The email continued, “I hope you reconsider changing suppliers.”
HBF said that it lost existing and potential retailers as a result of the email. And, according to court documents, the record reflected that HBF’s “organic certifications were up-to-date and its pasture-raised certification had been recently audited.”
Herndon, Va.-based HFAC launched in 2003, and counts more than 170 companies, representing 6,000 farms and 835 million farm animals, that have been certified under its Standards of Animal Care, which are verified through farm inspections. The majority of HFAC’s revenue comes from royalties paid by licensees who use the Certified Humane label and inspection fees, both of which are necessary for a licensee to maintain HFAC certification.
For example, HFAC’s 2014 revenue was $739,562, and about 72 percent of that came from program services revenue, such as certification fees, according to court documents. The majority of HFAC’s revenue comes from the certification fees, which are based on the volume of eggs its licensees sell. HFAC-licensed egg producers must pay HFAC $0.05 per case of 30-dozen eggs that it sells under the Certified Humane label.
The district court issued a preliminary injunction in June 2016 prohibiting HFAC from circulating the email and requiring HFAC to publish a retraction email.
The case was then stayed in July 2016 while HFAC asked for an interlocutory appeal from the U.S. Court of Appeals for the Fourth Circuit, which subsequently agreed in August 2017 with the lower court’s judgment. An interlocutory appeal asks an appellate court to review a ruling before a case has been concluded.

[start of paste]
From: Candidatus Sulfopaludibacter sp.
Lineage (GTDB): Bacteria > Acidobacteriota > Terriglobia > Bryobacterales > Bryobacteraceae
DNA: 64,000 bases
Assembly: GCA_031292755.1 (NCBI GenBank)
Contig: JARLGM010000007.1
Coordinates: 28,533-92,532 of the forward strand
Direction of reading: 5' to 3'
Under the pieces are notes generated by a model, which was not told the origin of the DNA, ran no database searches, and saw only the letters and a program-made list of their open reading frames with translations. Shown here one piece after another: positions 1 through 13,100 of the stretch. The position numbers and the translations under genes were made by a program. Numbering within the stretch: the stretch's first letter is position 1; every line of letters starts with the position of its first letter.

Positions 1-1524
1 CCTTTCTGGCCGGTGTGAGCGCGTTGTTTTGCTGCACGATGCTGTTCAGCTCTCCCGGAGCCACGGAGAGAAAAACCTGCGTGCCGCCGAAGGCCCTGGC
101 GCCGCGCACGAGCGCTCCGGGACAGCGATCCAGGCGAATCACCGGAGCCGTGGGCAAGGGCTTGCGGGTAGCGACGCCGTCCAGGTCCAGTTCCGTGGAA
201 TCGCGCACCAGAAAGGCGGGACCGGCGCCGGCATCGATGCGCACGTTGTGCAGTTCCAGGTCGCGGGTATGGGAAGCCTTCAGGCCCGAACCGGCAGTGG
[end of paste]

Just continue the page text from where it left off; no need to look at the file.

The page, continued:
The case was re-opened in October 2017 and the two sides continued to litigate. A jury trial was on the docket for June 25.
Meanwhile, HBF admitted in March to selling organic eggs labeled as ‘Pasture Raised,’ when in fact the eggs were sourced in late 2015 and early 2016 from producers not engaged in pasture-raising hens.
HBF also acknowledged that some farms within its “own farm network did not live up to its internal standards for pasture-raising,” according to a joint statement it released with the Organic Consumers Association (OCA) regarding the settlement of dueling lawsuits previously reported by Sustainable Food News.
OCA had sued HBF in Superior Court of the District of Columbia (Case #: 2016 CA 006223 B) in August 2016 alleging the company was misleading consumers by selling eggs that “do not fit consumer perceptions of ‘pasture raised.'”
HBF then filed a lawsuit in U.S. District Court for the District of Minnesota (Case #: 17-cv-05398) in December against OCA for its alleged “defamatory statements falsley accusing [HBF] of inhumane treatment of animals,” requesting a jury trial and judgment in excess of $2 million.
As part of the litigation settlement, HBF, which said in the joint statement that it has recently come under new management, “acknowledges shortcomings identified by OCA, including limited out-of-network purchases of organic eggs from producers in late 2015 and early 2016 that did not meet its pasture-raising criteria.”
It is not clear according to court documents what impact HBF’s admission in March had on the settlement with HFAC, which was announced last week. Nevertheless, the two parties agreed to bear their own court costs and fees and go their separate ways.
|TOTAL (possible score is 2700)||2060|
4-Egg Rating | Excellent
Family farms and farmer cooperatives that market their own eggs receive the most points. Corporations that do not produce any eggs receive the fewest points.Ownership Structure
|60||family owned business with contracts with other farmers|
Flocks of 500 birds or fewer receive the most points based on Animal Welfare Approved standards.Average Flock Size
|60||5,000 bird flocks|
Single henhouses receive the most points.Single or Double Henhouses